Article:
“You’re starting a book at the end,” Rep. Jason Dunnington (D-Oklahoma City) said, reported the Tulsa World. “A student in Oklahoma would learn about abortion and gestational cycles, but there would be no guarantee that they would learn about sex and pregnancy.”

House Democrats attempted to amend the bill during the house floor debate in March.

Rep. Emily Virgin (D-Norman) offered an amendment to the bill that would include a requirement that comprehensive sex education also be taught as part of the anti-choice curriculum. Dunnington also offered an amendment to “provide family planning services, including all forms of contraceptives.”

Both amendments were voted down by the Republican majority.

The GOP-dominated state legislature, in which Republicans hold a 70-31 majority in the house and a 39-9 majority in the senate, easily passed the measure. The house voted in May to pass the bill with a 69-15 vote, and it was then passed by the senate with a 42-1 vote.

The new law will take effect on November 1; however, the bill’s implementation is “contingent on the provision of appropriated funds or revolving funds designated for the State Board of Education for such purpose.”

News Abortion

Legal Abortion Care Could Soon End in Oklahoma (Updated)

Nicole Knight Shine

Federal courts have blocked similar Republican-led attempts to ban abortion care in other states. The Supreme Court this year refused to review the North Dakota GOP's ban on abortion care as early as six weeks of pregnancy, as well as Arkansas’ ban on abortion at 12 weeks of pregnancy.

UPDATE, May 20, 5:16 p.m.: Oklahoma Gov. Mary Fallin (R) on Friday afternoon vetoed the state GOP’s total abortion ban, according to a report from CNN

An unprecedented measure to make providing abortion care a felony punishable by up to three years in prison now awaits the signature of Oklahoma Gov. Mary Fallin (R).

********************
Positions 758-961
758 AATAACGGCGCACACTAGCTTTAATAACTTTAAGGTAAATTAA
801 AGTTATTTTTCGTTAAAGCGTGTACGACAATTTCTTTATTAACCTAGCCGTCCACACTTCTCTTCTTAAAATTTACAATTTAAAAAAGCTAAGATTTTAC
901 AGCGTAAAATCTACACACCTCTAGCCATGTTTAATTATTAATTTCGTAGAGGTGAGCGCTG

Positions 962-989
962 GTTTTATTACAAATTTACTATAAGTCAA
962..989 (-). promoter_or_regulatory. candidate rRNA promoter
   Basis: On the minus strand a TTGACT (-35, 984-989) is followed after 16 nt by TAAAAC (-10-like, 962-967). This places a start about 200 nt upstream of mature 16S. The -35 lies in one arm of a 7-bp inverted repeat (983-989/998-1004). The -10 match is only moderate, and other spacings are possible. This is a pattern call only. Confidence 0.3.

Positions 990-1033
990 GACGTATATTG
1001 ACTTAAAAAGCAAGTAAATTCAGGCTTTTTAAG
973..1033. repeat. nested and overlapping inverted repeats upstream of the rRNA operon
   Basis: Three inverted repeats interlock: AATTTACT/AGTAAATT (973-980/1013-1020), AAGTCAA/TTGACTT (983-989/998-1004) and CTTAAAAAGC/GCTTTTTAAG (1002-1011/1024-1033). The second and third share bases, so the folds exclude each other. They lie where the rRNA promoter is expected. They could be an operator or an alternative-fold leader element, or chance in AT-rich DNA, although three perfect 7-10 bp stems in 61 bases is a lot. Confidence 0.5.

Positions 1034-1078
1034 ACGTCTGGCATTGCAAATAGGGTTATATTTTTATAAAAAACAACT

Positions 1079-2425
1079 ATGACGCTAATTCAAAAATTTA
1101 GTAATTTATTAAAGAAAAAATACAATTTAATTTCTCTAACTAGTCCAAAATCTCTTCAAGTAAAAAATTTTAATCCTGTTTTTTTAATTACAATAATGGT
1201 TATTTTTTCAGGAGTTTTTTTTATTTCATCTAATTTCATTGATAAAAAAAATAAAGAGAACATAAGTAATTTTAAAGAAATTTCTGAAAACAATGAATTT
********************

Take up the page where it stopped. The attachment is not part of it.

The GOP-backed SB 1552 outlaws abortions except to save the patient’s life. Physicians who perform abortions in other cases will lose their medical licenses and would be unable to obtain or renew a license.

The bill’s backer, Sen. Nathan Dahm (R-Broken Arrow), reportedly said he hoped the legislation might spur an overturn of Roe v. Wade, the landmark Supreme Court decision that legalized abortion nationwide.

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The governor has five days to sign the measure before it automatically becomes law, according to reports. Her representative told the Associated Press on Thursday that Fallin is withholding comment until her staff has time to review the anti-choice legislation.

With no discussion or debate, the state’s Republican-dominated state senate on Thursday voted for the bill 33-12, as the Associated Press reported, with a handful of Republicans joining Democrats in opposition.

State Sen. Ervin Yen (R-Oklahoma City), the only physician in the chamber, described the abortion ban as “insane” and voted against it.

Officials from the Center for Reproductive Rights (CRR) and the state medical association called the legislation, the first of its kind, unconstitutional.

Amanda Allen, the center’s senior state legislative counsel, called on the Oklahoma governor in a statement to “reject this cruel and unconstitutional ban.”

Fallin’s signature on the measure could set up an expensive legal fight.

CRR officials have challenged what it described as unconstitutional restrictions on reproductive health care in Oklahoma eight times in five years, according to a statement released Thursday. Those restrictions include measures to impose a forced 72-hour delay before a person can receive abortion care, and to outlaw the most common method of second-trimester abortion.

Federal courts have blocked similar Republican-led attempts to ban abortion care in other states. The Supreme Court this year refused to review the North Dakota GOP’s ban on abortion care as early as six weeks of pregnancy, as well as Arkansas’ ban on abortion at 12 weeks of pregnancy.